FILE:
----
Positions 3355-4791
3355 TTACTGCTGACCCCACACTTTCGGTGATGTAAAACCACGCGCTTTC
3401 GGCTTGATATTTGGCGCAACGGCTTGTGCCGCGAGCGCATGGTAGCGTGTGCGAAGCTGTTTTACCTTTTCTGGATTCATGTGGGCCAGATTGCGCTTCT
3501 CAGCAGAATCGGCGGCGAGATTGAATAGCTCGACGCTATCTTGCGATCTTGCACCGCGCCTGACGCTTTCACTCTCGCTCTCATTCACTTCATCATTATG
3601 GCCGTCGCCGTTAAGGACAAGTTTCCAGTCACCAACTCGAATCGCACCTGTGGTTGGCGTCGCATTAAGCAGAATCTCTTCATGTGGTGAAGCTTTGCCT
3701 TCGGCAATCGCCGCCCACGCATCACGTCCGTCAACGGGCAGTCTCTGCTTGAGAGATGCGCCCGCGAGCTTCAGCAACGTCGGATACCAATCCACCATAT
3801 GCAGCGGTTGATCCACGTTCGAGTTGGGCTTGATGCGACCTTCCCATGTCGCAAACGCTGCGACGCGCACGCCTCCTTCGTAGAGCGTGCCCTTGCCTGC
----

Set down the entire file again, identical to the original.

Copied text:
Positions 3355-4791
3355 TTACTGCTGACCCCACACTTTCGGTGATGTAAAACCACGCGCTTTC
3401 GGCTTGATATTTGGCGCAACGGCTTGTGCCGCGAGCGCATGGTAGCGTGTGCGAAGCTGTTTTACCTTTTCTGGATTCATGTGGGCCAGATTGCGCTTCT
3501 CAGCAGAATCGGCGGCGAGATTGAATAGCTCGACGCTATCTTGCGATCTTGCACCGCGCCTGACGCTTTCACTCTCGCTCTCATTCACTTCATCATTATG
3601 GCCGTCGCCGTTAAGGACAAGTTTCCAGTCACCAACTCGAATCGCACCTGTGGTTGGCGTCGCATTAAGCAGAATCTCTTCATGTGGTGAAGCTTTGCCT
3701 TCGGCAATCGCCGCCCACGCATCACGTCCGTCAACGGGCAGTCTCTGCTTGAGAGATGCGCCCGCGAGCTTCAGCAACGTCGGATACCAATCCACCATAT
3801 GCAGCGGTTGATCCACGTTCGAGTTGGGCTTGATGCGACCTTCCCATGTCGCAAACGCTGCGACGCGCACGCCTCCTTCGTAGAGCGTGCCCTTGCCTGC